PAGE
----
I had set my Garmin to alarm every five minutes so I knew where I was time-wise. Made it to the first turn buoy just after the watch had alerted for the second time. You make the turn, and you're just staring into the sun. One of the lucky parts of being a later swim wave, though, is that you get to see what direction the masses are heading in, so just follow in.
I sighted about every 8th stroke. This was a good compromise for me between speed and staying on track. I'd already gone far left once, and didn't want to do much more extra swimming than I had to.
I made the second turn buoy just after the Garmin alarmed for the fourth time, so I knew I was right where I wanted to be. I also knew from experience that the sighting buoys for this last stretch pointed you a little more in the direction of the beach where you started, rather than the swim exit itself. That had a different red buoy on it, to make sure people didn't run into the dock that sits there. So I set my sights on that deck and swam right for it.
The watch alarmed again just as I got near the deck, so I knew I was right where I wanted to be. Swam until my hand hit the bottom, started to get up, looked at the watch, and saw 31:55. BOOM. Takes a couple seconds to reach the timing mat, but I knew I was right where I wanted to be.
I struggled a second with the right leg of my wetsuit, which cost me a few seconds. It was really crowded at the mount line, so it took a second to find some clear space to get up and get going. And away we went.
I got up and got going on the bike. Gave myself a little while to let my stomach settle, and then started sucking down some nutrition. I went with about 600 calories of my drink mix in about 66 oz. of fluid. I also had 400 calories of gels in a nutrition flask, mixed with a little water.
Once again, I was preaching patience to myself. Get down to Thomaston with a full tank of gas, and then get up and get going.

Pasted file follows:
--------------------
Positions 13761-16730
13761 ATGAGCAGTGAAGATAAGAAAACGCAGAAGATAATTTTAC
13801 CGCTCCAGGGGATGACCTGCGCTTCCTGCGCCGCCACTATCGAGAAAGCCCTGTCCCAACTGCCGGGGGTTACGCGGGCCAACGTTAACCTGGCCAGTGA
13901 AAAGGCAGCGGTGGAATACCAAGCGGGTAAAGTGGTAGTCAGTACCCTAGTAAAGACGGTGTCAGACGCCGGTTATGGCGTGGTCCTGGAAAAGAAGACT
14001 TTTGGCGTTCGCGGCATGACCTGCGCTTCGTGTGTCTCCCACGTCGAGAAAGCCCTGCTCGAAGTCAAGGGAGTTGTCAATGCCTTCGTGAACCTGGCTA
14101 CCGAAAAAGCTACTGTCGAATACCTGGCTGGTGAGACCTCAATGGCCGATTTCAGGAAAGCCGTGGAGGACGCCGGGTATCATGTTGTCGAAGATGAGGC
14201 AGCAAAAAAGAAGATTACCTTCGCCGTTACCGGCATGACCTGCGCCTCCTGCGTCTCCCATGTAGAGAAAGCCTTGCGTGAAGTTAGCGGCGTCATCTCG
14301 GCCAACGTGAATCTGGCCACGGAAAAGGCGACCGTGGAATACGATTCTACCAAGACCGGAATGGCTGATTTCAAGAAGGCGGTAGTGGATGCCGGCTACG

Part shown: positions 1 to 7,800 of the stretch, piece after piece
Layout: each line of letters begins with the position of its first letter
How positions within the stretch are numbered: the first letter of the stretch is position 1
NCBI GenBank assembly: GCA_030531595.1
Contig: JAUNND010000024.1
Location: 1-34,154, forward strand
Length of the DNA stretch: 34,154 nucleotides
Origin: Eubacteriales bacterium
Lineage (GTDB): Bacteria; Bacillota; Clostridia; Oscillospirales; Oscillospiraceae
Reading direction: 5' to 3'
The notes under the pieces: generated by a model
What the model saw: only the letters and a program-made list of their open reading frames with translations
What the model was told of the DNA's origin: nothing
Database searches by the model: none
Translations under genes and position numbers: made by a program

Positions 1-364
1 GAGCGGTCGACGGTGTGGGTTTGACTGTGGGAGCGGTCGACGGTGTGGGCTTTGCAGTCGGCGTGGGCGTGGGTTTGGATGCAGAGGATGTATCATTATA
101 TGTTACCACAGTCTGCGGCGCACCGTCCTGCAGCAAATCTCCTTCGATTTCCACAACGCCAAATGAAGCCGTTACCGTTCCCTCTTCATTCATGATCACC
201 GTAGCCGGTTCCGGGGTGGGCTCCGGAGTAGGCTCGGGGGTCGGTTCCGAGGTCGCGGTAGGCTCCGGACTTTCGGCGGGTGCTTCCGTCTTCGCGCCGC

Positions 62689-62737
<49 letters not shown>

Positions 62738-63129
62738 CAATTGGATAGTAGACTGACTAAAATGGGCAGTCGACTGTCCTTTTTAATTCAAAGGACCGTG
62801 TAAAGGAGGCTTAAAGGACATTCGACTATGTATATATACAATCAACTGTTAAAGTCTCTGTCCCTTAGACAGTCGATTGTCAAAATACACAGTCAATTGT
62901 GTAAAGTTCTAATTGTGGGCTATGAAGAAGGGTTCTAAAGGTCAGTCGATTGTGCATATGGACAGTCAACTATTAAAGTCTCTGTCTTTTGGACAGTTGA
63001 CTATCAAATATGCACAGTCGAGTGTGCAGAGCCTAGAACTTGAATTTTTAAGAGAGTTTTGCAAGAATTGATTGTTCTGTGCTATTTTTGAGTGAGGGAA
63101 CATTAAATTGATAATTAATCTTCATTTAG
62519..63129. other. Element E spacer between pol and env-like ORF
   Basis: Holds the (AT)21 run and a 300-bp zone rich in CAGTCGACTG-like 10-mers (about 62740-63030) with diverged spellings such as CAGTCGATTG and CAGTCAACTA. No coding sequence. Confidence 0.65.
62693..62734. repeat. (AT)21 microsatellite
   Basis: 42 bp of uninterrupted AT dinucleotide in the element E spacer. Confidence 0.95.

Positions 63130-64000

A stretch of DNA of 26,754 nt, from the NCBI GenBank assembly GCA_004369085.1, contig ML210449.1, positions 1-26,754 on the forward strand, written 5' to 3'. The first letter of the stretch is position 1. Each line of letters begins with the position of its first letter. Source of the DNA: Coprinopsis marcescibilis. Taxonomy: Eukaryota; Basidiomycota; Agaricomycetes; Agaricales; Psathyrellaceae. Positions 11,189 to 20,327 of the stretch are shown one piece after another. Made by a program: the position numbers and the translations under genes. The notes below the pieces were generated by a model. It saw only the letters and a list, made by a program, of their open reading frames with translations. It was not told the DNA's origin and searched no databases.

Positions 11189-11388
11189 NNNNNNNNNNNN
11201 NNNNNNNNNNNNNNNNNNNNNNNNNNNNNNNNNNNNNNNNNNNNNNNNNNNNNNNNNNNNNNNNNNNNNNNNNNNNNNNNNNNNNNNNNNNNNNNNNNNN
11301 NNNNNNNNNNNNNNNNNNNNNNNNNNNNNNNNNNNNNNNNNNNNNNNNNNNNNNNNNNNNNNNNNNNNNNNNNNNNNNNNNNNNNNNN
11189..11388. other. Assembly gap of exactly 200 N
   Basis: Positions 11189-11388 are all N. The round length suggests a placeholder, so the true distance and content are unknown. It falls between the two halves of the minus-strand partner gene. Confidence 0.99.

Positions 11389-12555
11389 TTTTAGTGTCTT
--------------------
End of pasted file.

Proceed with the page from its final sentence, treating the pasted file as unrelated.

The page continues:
My back started to act up a little bit almost immediately in the ride. I slid a little bit on the saddle, found what felt like a very comfortable position, and got back on the pedals.
I felt like the bike was sluggish. As in, is something rubbing? I can't push any gear! I checked, found the wheels were where they were supposed to be. I didn't find anything that I could fix...so away we went again. Guess I'd need to be doing my work on the downhills, etc.
My plan was to snag a bottle of water at every aid station. So I needed to make sure I was getting my nutrition in. I got through the first bottle pretty quickly and was able to grab my bottle at mile 15. Half over the head, half into the tank.
Unfortunately, I gaffed the bottle exchange at mile 30. Went to snag the new bottle, got it, got some over my head and some in the mouth, and simply missed the bottle cage on my bike. It rolled directly into the "last chance to throw trash" location...so I lucked out there. I also knew that the next aid stations was in 12 miles, so I had enough on board to keep working with what I had.
I knew Adam would be ahead of me getting out of the water. I was hoping to catch up with him around the out and back on the bike. At mile 35 I saw the Pearl Izumi P.R.O. kit and Kuota. I yelled up to him. He turned around, and it was on.
We kept legal distance and traded position a fair bit. Still felt like something was rubbing on the bike. I just couldn't push anything out. Alright, go with what you brought to the table...
Hit the last little bit of the bike course, and got ready for transition. Got the last bit of nutrition in that I could, and was ready to go.
Got into transition, racked the bike, sat down, threw my shoes on, and got myself ready to head on out. Ran into Eric, got a high five, saw that Adam had beat me out of transition by two seconds. Dammit.
Run: 18:40 (or so my Garmin says).
I ran out of transition, and felt a little crampy in the legs, but otherwise OK. I knew that it was going to take 1:40 to come in right at the five hour mark.